Public Service Media has adapted well and shown its value during this crisis but the biggest challenges are up ahead, writes Owen Evans.
It’s been a year that will never be forgotten.
With many sectors starting to feel the impact of Covid-19, there’s no doubt that this period has reinforced public service media’s crucial role. We’ve been key in providing information, ensuring that audiences are aware of what’s happening in news and current affairs, giving people an opportunity to seek answers, but also providing entertainment and escape from that challenging news.
It hasn’t been easy. As filming came to a standstill, S4C had to revamp its schedule. We had to find different ways of working, of entertaining audiences and of providing information.
Engagement has been crucial. We’ve strengthened our understanding of our audience. Our relationship and communication with viewers is at the forefront of everything we do. But we found that our audiences were engaging with us more than ever before – through social media, our hotline service Gwifren Gwylwyr and, for the first-time, Facebook live sessions.
We also employed two young journalists to package Covid-19 news stories for our social media accounts to ensure that S4C was in a leading position to bring the latest news to our audience.
Being small has its advantages. We were able to move quickly. Flexible working schemes were already in place for S4C staff. Within a few weeks of lockdown, we supported the sector by holding the first of two rapid commissioning rounds.
Companies were asked for reactive and engaging content that would reflect/suit lockdown and we’ve pushed almost £7m into the production sector across the nation, an important statement given the entire sector faced considerable uncertainty.
It is vital that Welsh audiences continue to see their lives reflected on-screen and have access to accurate information about our devolved democracy and Welsh life more broadly, in both English and Welsh. Public service media are also a crucial component in our growing screen industries – providing employment and skills which benefit the sector and economy across Wales. We’re now working to resume filming safely.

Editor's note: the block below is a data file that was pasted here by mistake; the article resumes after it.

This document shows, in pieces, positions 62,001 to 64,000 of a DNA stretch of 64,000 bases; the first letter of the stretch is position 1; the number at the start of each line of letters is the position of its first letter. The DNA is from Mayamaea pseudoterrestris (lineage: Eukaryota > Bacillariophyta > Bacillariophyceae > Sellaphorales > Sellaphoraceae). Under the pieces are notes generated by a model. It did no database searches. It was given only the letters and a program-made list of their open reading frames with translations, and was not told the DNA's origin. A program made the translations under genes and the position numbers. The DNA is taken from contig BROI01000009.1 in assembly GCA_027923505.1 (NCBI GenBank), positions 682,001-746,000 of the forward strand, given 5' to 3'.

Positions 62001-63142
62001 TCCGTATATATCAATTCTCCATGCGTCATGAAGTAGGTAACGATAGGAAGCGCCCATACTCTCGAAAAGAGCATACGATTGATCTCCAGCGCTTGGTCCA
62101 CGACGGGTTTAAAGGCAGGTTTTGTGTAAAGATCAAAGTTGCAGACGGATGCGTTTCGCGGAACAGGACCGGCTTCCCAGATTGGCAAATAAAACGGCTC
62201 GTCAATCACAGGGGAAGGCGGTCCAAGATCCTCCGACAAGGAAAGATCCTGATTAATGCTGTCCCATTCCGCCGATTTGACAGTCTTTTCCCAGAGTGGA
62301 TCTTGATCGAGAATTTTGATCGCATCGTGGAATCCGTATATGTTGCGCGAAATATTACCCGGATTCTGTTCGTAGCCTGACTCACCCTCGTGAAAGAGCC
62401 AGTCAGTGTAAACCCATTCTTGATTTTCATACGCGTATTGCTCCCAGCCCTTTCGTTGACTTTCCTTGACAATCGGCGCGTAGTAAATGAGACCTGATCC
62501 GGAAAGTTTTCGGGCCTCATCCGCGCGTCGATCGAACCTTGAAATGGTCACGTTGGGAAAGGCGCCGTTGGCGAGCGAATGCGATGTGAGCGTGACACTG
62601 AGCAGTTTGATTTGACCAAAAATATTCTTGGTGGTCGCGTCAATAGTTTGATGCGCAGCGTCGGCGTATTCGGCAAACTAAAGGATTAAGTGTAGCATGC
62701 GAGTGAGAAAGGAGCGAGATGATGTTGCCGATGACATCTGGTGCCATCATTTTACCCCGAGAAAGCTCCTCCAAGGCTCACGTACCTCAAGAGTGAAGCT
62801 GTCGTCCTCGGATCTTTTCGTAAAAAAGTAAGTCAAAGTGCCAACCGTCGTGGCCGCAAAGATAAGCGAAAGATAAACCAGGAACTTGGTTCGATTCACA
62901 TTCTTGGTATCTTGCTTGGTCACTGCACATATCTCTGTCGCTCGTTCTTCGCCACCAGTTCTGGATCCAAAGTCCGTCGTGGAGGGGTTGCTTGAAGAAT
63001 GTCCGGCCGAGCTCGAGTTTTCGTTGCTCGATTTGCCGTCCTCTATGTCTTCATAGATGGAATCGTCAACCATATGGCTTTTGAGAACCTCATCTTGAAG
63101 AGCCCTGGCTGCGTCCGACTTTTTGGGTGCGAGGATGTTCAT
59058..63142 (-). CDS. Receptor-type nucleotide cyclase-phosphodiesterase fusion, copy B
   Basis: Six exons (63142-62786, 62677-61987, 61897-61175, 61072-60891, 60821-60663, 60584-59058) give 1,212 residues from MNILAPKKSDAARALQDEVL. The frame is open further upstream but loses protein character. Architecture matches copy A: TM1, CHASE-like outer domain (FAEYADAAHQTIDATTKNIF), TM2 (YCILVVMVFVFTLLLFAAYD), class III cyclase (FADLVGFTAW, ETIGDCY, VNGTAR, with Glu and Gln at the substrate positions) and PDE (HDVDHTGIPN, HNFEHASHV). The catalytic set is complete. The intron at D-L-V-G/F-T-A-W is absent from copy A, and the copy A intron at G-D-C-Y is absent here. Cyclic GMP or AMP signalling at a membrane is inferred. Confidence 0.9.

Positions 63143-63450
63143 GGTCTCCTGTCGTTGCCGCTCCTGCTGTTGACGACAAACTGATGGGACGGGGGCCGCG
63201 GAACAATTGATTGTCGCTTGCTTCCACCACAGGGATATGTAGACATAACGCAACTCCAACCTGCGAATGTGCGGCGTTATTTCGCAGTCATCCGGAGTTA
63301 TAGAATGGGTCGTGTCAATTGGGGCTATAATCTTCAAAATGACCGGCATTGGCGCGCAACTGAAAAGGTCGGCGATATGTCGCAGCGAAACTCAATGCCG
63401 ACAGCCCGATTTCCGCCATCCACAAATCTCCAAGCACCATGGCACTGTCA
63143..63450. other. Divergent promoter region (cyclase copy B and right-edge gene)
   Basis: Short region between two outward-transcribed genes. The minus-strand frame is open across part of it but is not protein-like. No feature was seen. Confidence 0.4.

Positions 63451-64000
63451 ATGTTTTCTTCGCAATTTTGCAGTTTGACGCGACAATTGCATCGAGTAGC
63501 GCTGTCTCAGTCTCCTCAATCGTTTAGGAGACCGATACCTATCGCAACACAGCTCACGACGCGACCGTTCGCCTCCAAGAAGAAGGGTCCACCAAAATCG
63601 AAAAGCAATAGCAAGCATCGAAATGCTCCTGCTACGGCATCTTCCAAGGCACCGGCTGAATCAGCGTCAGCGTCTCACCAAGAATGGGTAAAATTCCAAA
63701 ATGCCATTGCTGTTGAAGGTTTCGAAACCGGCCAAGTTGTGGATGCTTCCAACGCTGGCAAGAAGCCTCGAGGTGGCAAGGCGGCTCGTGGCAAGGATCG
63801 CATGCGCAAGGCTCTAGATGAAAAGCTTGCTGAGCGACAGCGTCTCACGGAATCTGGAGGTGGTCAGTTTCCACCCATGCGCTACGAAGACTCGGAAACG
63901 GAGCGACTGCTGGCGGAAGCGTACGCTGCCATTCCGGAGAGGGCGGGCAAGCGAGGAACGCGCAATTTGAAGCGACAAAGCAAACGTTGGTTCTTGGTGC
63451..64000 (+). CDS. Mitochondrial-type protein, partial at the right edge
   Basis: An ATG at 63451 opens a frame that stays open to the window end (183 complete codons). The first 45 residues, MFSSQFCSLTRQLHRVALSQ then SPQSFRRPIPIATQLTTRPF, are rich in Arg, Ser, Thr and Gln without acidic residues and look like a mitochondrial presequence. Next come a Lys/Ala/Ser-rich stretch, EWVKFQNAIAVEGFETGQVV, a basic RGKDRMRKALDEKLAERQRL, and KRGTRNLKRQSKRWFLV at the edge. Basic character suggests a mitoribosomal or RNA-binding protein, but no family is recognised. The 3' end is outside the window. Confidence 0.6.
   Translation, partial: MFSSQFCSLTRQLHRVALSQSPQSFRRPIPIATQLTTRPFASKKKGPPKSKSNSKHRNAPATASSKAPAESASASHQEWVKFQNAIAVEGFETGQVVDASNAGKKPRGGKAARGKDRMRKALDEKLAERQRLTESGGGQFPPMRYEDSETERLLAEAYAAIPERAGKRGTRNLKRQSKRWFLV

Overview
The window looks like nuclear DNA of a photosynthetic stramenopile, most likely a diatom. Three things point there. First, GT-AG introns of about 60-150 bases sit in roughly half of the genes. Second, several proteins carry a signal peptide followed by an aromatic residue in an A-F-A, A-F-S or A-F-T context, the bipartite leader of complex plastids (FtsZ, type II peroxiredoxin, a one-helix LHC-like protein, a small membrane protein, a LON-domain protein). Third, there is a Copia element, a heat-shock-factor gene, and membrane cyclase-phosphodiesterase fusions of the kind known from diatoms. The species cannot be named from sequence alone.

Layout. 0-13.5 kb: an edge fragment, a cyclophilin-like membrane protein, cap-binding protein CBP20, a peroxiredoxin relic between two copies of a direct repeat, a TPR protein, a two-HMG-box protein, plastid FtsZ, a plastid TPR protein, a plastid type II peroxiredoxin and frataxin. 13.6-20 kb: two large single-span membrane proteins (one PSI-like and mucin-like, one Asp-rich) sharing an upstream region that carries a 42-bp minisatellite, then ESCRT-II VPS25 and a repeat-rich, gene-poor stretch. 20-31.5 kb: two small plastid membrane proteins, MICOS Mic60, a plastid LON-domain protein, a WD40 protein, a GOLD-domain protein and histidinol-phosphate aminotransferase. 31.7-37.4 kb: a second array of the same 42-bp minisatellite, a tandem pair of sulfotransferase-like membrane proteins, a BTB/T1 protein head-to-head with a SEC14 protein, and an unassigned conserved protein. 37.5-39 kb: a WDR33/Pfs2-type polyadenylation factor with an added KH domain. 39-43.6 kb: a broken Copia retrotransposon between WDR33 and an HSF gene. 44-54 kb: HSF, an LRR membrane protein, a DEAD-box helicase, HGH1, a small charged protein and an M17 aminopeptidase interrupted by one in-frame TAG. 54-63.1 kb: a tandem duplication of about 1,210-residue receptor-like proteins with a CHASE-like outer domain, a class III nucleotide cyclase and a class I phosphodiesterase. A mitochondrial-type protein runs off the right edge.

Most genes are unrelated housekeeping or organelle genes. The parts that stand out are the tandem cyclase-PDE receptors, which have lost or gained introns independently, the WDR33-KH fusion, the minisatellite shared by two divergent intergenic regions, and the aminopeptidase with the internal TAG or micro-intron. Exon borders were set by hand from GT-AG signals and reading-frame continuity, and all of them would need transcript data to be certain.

“The absence of Covid-19 insurance cover is now the key barrier to the recommencement of domestic physical production.”
If there was to be any good news from the crisis, I think the role of the Public Service Media in highlighting the powers of the Welsh Government throughout has been critical. In a nation that sometimes struggles to hear its voice against dominant media suppliers over the border and where 48% of people didn’t realise that health was devolved, the focus on policies made in Cardiff rather than Westminster has been a significant and positive move for Welsh democracy.
The creative sector is of vast importance to Wales but needs assurance. We’ve worked closely with both the Welsh and UK governments throughout the pandemic. Creative Wales, the newly-established creative industries division of the Welsh Government has responded swiftly and this has been hugely welcomed by production companies.
Working in partnership with the Department for Digital, Culture, Media and Sport was vital to get guidance published by the Welsh Government so that ‘key sector workers’ in the media were able to continue to work during the pandemic.
Syniadau uchelgeisiol, awdurdodol a mentrus.
Ymunwch â ni i gyfrannu at wneud Cymru gwell.
Challenges, of course, remain. One of the biggest obstacles to restarting film and television productions at scale is the availability of full production insurance for domestic producers. The ability to secure insurance will be critical in resuming productions. The absence of Covid-19 insurance cover is now the key barrier to the recommencement of domestic physical production.
A separate challenge for us will be funding as production costs increase due to the Covid restrictions with content becoming far more expensive. We need to protect Welsh language content and spend and secure the best service possible for our viewers and consumers of content so that we don’t have to become overly-reliant on repeats, nostalgia and Covid-related programmes.
There will be difficult decisions for production companies when the furlough scheme ends in the autumn, and we’re painfully aware of the situation of many freelancers working across the sector. We are working closely with the sector and industry body TAC and other partners to support.
In the meantime, our autumn schedule will certainly be different, but hopefully with a strong line up of new content. We’ll have some soaps, news and current affairs which continues to do well for us, lots of outdoor-filmed content including journeys across Wales and hopefully a lot of sport. Unlike the past few months, I can’t guarantee that Wales will win those matches though.
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